Wednesday, April 1, 2009

Seating Charts for Dummies: How to Create a Wedding Reception Seating Chart

Think back to a time when you walked into a room, you didn’t recognize a face in the crowd, you had nowhere to sit, no one to talk to … you felt invisible. Right? Well if you haven’t ever been in that situation-lucky you. For those of you who have-you know it stinks.

You don’t want your wedding guests to feel that way, do you?

Well here is a little secret.

If you don’t have a seating chart … they will.

I can’t tell you how many weddings I’ve attended that didn’t have a seating chart. I realize it is a pain in the neck for most brides. I realize some guests might know a lot of people and want to mingle. I do. I get that.

But imagine your 86-year-old grandmother arriving at the reception and all of the seats near you are taken.

What if there are only individual seats left at each table and nowhere for your favorite cousin and her husband to sit together?

What if your friend who flew 400 miles to be at your wedding walks in and has to ask strangers if they’ll “please” let her sit with them?

That isn’t cool.

Classy brides know they need a seating chart and will bear that cross with a grin ... or at least, a martini.

Here are a few tips to help you easily make your wedding reception seating chart.

1. Start Early
I know people won’t RSVP early-or even on time-or even, at all … but there are some people you know will attend. Feel free to call close friends and family members early and confirm they are attending so you can get them on the charts. The same can be done with out-of-town guests.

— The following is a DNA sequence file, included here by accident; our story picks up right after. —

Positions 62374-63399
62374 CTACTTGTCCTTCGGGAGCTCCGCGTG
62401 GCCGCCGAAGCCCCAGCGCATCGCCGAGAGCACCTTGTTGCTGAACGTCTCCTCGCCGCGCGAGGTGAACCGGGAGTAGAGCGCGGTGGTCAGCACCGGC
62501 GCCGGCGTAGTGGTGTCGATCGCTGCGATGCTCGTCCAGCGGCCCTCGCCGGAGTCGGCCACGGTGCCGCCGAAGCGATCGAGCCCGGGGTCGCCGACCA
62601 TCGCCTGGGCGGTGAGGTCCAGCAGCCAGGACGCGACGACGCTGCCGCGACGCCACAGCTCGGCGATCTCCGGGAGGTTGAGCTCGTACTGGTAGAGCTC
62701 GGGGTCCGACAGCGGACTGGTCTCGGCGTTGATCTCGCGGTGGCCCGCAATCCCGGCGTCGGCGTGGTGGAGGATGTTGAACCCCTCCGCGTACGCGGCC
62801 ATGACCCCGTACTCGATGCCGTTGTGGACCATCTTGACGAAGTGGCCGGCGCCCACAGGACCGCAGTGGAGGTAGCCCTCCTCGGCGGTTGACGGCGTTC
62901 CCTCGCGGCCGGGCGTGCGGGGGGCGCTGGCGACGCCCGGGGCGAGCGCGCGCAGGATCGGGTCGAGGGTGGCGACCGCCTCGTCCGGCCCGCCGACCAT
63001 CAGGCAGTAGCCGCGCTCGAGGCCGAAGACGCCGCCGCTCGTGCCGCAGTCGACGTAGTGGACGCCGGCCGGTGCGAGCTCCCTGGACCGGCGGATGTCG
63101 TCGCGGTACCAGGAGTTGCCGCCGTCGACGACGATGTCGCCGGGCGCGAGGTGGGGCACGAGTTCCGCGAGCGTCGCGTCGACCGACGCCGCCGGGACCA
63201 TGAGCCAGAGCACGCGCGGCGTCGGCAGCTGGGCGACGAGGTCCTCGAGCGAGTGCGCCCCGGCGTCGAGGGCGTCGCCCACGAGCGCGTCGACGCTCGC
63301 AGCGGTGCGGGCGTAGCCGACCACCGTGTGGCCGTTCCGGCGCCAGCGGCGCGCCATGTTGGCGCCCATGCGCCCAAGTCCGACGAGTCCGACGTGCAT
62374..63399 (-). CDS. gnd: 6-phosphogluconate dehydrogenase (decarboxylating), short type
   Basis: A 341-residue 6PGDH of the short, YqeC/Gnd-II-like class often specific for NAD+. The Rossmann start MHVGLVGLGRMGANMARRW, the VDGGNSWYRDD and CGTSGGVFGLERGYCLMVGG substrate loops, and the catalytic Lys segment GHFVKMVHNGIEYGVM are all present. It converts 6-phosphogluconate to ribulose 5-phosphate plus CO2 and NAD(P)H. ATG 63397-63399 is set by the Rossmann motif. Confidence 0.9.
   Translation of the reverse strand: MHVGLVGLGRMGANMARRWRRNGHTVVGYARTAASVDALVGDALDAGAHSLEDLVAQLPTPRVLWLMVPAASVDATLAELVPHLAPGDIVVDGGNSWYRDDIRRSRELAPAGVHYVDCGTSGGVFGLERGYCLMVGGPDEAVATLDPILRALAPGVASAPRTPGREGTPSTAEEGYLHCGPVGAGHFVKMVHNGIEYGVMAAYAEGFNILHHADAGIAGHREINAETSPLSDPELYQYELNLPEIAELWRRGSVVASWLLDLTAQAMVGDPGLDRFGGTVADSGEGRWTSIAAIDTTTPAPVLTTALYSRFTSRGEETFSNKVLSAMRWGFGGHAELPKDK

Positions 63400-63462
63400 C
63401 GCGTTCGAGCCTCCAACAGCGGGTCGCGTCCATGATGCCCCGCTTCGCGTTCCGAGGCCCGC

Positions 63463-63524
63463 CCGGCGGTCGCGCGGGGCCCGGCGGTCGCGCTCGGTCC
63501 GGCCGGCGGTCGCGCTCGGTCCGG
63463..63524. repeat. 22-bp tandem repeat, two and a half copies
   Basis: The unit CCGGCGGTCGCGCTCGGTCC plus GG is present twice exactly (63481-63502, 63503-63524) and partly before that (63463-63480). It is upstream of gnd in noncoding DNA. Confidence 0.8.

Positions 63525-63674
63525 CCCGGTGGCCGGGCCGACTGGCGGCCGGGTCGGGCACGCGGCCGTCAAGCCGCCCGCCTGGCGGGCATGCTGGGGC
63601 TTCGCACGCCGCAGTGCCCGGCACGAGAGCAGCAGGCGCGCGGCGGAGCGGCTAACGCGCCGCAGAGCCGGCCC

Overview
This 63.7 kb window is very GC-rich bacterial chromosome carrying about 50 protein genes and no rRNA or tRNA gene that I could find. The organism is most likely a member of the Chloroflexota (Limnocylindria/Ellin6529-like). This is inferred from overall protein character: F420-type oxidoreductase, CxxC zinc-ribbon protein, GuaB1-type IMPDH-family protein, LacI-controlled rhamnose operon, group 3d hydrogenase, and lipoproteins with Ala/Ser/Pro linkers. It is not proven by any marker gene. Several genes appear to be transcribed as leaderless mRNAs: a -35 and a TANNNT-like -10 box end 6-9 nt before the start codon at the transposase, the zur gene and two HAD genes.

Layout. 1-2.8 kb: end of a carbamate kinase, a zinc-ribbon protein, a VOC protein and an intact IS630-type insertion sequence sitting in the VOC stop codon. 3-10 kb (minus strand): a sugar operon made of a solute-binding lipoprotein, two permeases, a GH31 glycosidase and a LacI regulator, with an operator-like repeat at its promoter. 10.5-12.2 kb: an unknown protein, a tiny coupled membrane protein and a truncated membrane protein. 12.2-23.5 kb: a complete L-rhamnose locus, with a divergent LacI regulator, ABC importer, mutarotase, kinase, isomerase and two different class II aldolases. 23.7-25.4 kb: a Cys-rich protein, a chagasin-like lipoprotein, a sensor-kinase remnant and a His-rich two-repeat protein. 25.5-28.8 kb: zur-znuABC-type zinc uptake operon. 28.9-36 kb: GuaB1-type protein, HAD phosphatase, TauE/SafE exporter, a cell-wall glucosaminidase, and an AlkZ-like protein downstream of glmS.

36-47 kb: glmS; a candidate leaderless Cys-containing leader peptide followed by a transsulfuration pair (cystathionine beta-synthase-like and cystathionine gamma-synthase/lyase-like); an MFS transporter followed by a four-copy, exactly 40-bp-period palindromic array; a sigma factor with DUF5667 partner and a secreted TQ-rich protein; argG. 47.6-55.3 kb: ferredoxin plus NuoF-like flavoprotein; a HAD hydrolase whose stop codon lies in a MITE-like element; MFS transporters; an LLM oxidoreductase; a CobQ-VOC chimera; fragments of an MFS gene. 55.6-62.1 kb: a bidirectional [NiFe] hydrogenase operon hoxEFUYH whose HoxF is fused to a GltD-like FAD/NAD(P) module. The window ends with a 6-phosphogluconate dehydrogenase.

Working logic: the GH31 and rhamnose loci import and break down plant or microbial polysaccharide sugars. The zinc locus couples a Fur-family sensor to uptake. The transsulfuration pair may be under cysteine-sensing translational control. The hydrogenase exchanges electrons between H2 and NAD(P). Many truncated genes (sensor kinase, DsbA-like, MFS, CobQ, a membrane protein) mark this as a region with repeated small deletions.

2. Make an Outline
Well … sort of. Make a graph and pencil in where you will put your VIPs. VIPs include you and your groom, both sets of parents, grandparents, siblings and special relatives, and your wedding party.

3. Let Your Guests Help
Not sure if you should put children at special “children-only” tables or with their parents? Ask them. I knew many of the kids at my wedding would know each other well and would want to sit together. I also realized that my friends’ children might not be comfortable with new people and would prefer to sit with their parents. Ask your guests what they or they children prefer and seat them accordingly.

Along those same lines, assign people you know well to help manage tables. For example, when I got married, my husband’s first cousin from Italy flew to Texas for the event. I knew he would spend several pre-wedding days with other members of the bridal party and I also knew the priest would want to speak Italian with him. I asked some members of my bridal party if they minded sitting with the priest and cousin to make the evening go smoothly for everyone. They agreed and in fact, probably had more fun than any other table.

4. Assign Tables-Not Seats
If the idea is just to have a seat for everyone and to help your guests mingle a little, then assign tables-not seats. This is much easier for you to do.

You don’t have to worry about putting people next to each other and hoping they mesh and you don’t have to make individual place cards. Just create escort cards-a card that includes the person’s name and table number ... and voila! You are done. Visit American Greetings to create your own escort cards or check out Documents and Designs for inspiration.

For even more seating chart tips, read through The Perfect Table Plan site or go to Softlist.Net for free seating chart downloads.

Have you thought about your seating chart? Or even better … have you created it?

Photos courtesy of supermuch and kisokiso

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